Start them young: Students urged to learn STEM early

Published May 4, 2021, 4:32 PM

by Merlina Hernando-Malipot

Critical thinking, analyzing data, and solving problems through creative solutions – these are just some of the advantages students can get if they learn STEM (Science, Technology, Engineering, and Mathematics) at an early age.

(Photo from Pixabay)

STEM is a curriculum based on the idea of educating learners in these specific disciplines using an interdisciplinary and applied approach. Believing that high quality STEM education would help train students to think critically, Globe launched the “Globe Maker Lab and Innovation Hub.”

A program designed to enhance the delivery of world-class STEM education to underprivileged K to 12 students, “Globe Maker Lab and Innovation Hub” also includes a program for out-of-school youth and a teacher training program to help public schools under the Department of Education (DepEd) to launch their own hubs.

The program, in partnership with Mano Amiga, aims to spark interest as well as strengthen the knowledge and skills of students ages 10 to 13 in STEM and eventually, help develop the workforce of the future.

Mano Amiga is a school that provides affordable, high-quality K to 12 education to learners from low-income families. The program was launched in October 2020 with the implementation of Mano Amiga’s STEM Club wherein students learned Electronics.

A module on Coding was then completed by the students during the first quarter of 2021.

Coding challenge (Photo from Globe)

Students were able to grasp the concept of electronics through STEM kits. In the culminating activity called the STEM challenge, students were asked to create fun and useful items using concepts they learned.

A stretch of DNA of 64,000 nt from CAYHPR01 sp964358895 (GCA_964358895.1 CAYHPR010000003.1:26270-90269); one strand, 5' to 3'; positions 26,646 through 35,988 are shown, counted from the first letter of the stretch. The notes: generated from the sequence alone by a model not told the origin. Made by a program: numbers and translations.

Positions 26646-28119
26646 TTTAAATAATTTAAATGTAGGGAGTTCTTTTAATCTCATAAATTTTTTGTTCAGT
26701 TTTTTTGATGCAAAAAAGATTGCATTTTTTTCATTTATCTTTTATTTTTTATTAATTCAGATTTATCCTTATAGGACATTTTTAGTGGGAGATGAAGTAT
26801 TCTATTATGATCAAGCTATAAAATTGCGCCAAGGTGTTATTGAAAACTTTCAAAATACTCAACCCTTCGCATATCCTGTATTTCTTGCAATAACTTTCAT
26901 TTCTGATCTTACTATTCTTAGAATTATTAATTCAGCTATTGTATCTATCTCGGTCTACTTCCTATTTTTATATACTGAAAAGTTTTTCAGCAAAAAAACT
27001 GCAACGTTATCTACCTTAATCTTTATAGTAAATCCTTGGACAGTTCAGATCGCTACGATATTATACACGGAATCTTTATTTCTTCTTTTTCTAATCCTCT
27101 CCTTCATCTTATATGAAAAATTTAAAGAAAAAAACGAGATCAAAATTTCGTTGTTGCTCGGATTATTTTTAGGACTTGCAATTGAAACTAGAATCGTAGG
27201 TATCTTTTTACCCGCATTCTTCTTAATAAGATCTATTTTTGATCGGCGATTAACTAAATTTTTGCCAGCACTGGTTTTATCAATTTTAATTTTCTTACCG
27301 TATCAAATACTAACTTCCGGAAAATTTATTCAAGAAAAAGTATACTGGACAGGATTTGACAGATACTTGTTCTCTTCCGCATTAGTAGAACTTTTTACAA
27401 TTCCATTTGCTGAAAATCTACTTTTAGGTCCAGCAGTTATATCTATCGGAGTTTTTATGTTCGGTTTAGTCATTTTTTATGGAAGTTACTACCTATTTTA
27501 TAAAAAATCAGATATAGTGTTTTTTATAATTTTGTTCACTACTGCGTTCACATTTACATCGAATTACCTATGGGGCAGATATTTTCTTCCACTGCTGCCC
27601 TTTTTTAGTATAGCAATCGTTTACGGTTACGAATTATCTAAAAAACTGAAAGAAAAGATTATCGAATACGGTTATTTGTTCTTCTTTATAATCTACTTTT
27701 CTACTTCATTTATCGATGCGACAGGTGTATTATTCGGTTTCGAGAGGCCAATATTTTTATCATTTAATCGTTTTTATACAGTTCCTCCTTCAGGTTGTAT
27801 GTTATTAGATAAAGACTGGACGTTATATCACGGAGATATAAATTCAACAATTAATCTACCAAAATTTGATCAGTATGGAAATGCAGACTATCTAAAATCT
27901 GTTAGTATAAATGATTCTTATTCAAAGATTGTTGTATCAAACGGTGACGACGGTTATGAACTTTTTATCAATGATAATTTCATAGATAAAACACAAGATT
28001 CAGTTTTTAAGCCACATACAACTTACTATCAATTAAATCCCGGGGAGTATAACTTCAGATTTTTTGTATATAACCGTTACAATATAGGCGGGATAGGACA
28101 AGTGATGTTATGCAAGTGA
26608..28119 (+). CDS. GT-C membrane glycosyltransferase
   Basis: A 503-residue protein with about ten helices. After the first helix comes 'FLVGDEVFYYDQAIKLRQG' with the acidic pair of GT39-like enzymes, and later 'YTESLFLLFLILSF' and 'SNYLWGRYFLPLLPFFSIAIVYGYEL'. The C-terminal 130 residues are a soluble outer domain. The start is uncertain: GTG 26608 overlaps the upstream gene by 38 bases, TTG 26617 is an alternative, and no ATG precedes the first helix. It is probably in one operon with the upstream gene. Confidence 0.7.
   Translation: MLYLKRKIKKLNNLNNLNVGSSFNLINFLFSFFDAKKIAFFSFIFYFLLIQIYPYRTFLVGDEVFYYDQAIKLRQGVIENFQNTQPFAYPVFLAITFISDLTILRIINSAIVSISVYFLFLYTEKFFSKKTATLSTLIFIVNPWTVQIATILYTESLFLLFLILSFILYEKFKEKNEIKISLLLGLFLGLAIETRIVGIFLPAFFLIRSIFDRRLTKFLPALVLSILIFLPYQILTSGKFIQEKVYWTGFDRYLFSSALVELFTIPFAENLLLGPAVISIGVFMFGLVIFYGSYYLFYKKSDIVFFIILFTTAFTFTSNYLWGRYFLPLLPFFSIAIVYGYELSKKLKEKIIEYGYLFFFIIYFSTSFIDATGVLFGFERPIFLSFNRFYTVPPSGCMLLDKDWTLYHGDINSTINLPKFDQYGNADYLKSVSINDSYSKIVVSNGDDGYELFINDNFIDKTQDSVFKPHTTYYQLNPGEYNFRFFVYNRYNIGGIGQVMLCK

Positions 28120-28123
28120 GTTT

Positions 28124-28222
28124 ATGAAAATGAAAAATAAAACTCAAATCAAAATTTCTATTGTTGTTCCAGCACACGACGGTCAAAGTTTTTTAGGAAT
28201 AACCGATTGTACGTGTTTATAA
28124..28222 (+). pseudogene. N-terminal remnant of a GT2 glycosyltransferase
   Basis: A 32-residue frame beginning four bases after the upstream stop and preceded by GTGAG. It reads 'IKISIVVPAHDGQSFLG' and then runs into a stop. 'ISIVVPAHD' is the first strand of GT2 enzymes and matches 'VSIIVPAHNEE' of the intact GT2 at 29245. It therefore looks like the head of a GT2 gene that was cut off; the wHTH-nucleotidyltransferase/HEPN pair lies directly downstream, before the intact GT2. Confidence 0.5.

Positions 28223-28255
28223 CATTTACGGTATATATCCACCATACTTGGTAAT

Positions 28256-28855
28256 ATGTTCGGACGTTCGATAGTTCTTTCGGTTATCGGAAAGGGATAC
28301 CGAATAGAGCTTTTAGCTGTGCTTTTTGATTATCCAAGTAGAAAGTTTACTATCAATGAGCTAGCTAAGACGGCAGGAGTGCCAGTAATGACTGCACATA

The project that stood out was an artificial candle designed for use in emergency situations like typhoons.

Emergency Artificial Candle – Coding Challenge (Photo from Globe)

“After the experiment I asked him why was he so happy and he said that even if he was failing while trying to do the experiment, it feels good that he is having fun while learning,” the parent of a ten-year-old student learning STEM under Globe and Mano Amiga’s Maker Lab and Innovation Hub program shared.

Meanwhile, Globe Chief Sustainability Officer and SVP for Corporate Communications Yoly Crisanto shared that Globe’s vision is for the nation to embrace STEM education, which is vital to harnessing local talent and skills for economic advancement. “We want to instill early interest in STEM among students, to help them thrive and be more successful in this innovation-driven age,” she added.

For Mano Amiga Executive Director Lynn Pinugu said that “as learning continues at home, we are grateful to Globe for enabling Mano Amiga to deliver a competitive and dynamic online STEM program to equip more Filipino students with skills and knowledge they need to thrive and innovate in an ever-changing, increasingly complex world.”